gregorioa / shutterstock
In the near future, global warming is expected to create millions of climate refugees, and individuals and organisations are already searching for ways to help them. Some ideas are obvious, such as improving conditions in refugee camps.
But there are also more high-tech projects such as using algorithms to forecast where displaced people will travel to. Such forecasts are crucial. They can help support organisations prepare in the right places, they can evaluate current policy (by assessing a counterfactual “what if” scenario) and they can also help predict refugee populations in remote or dangerous areas where there is little empirical data.
So we can predict where climate refugees will go, right?
No. Despite bold and excitable claims that refugee forecasting is largely resolved, we are not convinced. As computer scientists who work on this exact problem, such claims seem like a painful example of running before we can walk.
Almost four years ago, we started to research how people fled from armed conflicts. Many people were displaced due to the Arab Spring and the Syrian War, but little work had been done to predict where they could end up.
mbrand85 / shutterstock
With our colleague David Bell, we created a tool that could help, and published our work in Nature Scientific Reports. Our tool represents every person as an independent agent, and then uses simple rules-of-thumb derived from scientific insights – for instance “people tend to avoid travelling through mountains when it is raining” – to determine when they will move next, and to where.
This is different from “machine learning” approaches, which use historical data to “train” the algorithm to generate rules and thus predictions. So, for example, machine learning might be given this sort of data: “the number of people that arrived in a refugee camp close to a mountainous area in a conflict that occurred perhaps many years ago, or more recently but in a different country.” The main issue is that historical data used for machine learning is always quantitative, and never is about the conflict that the simulation is directly developed for.
To see how our method worked in practice, we tested our tool against UNHCR data from three recent conflicts in Burundi, the Central African Republic and Mali. Our tool correctly predicted where more than 75% of the refugees would go.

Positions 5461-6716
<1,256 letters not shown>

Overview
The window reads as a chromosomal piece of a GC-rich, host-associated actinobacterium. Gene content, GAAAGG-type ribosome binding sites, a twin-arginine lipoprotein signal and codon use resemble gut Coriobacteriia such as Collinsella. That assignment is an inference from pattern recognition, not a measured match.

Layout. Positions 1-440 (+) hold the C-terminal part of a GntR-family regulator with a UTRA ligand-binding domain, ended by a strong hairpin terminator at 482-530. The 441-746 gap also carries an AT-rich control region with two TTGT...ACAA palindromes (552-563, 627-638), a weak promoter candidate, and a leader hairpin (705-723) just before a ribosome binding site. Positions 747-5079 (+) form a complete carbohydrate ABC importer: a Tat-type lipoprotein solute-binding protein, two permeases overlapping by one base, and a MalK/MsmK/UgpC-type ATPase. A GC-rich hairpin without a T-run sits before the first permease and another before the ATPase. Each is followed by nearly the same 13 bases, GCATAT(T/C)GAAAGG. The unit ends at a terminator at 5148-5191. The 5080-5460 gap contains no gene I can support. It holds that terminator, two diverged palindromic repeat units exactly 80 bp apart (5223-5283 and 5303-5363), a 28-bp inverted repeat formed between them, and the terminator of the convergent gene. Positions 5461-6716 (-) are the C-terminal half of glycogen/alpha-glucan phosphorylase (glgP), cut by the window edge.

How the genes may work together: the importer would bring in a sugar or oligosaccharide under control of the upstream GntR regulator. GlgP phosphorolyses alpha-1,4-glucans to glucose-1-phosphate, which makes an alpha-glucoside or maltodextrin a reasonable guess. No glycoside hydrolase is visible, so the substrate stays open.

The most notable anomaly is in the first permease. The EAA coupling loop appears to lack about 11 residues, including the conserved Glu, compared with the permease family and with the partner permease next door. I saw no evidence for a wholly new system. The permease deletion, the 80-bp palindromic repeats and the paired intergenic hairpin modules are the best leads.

We have since applied our analysis to refugees fleeing conflict in South Sudan, as part of the HiDALGO project. In this study, forthcoming in the Journal of Artificial Societies and Social Simulation, we also looked at how policy decisions like border closures affected the movement of refugees into neighbouring countries, such as Ethiopia or Uganda.
We found there was indeed a link – closing the Uganda border in our model causes 40% fewer “agents” to arrive in camps after 300 days, and that effect lingers even after we reopened the border on day 301. Our tool correctly predicted where 75% of the refugees would actually go in real life.
But doing a correct “retrodiction” in these historical cases does not mean that you can do a forecast. Forecasting where people will go is much harder than predicting a historical situation, for three reasons.
Roberto Maldeno / flickr, CC BY-NC-ND
Every model makes assumptions. For instance, a model that forecasts where refugees go might makes assumptions about their mode of transport, or the likelihood that they stay overnight in a place where violence has previously occurred. When forecasting, we need to know what happens when we give these assumptions a little shake (we examine this in the VECMA project). The less evidence we have for an assumption, the more we need to shake it and analyse how our model responds. Machine learning models generate implicit (and ill-justified) assumptions automatically when they are trained – for example, chosen destinations correlate with the stock value of company X. In agent-based models, these assumptions come from physical factors like the presence of mountains or armed groups, and are explicitly testable.
Forecasting one thing requires you to forecast many other things as well. When we forecast how people escape conflict, we must forecast how the conflict will evolve. And that could depend on future market prices, weather/climate effects, or political changes, all of which would need forecasting too. To be clear: we did not require any of these models when we validated our predictions against a historical situation, so we are building new models just to make forecasts possible.
Forcibly displaced people are usually fleeing from unexpected and disruptive events. Here the data upon which the machine learning algorithms are “trained” is incomplete, biased or often non-existent. We argue that agent-based models are more effective because they do not need training data, and benefit from understanding the processes that drive forced displacement.
So we have not cracked it.
Yes, forecasting is hard. We do not yet know where climate refugees and other forcibly displaced people are going. We still need huge supercomputers just to forecast next week’s weather.
So it pays to be suspicious of the idea that refugee forecasting is already solved, especially if linked to claims that the “next frontier” for computer scientists is in (controversially) extracting data from vulnerable refugees who are often unaware of the privacy and security risks. Given how hard it remains to predict where the millions of climate refugees will go, the “next frontier” is still the last frontier.
About The Author
Derek Groen, Lecturer in Simulation and Modelling, Brunel University London and Diana Suleimenova, PhD Researcher, Computer Science, Brunel University London
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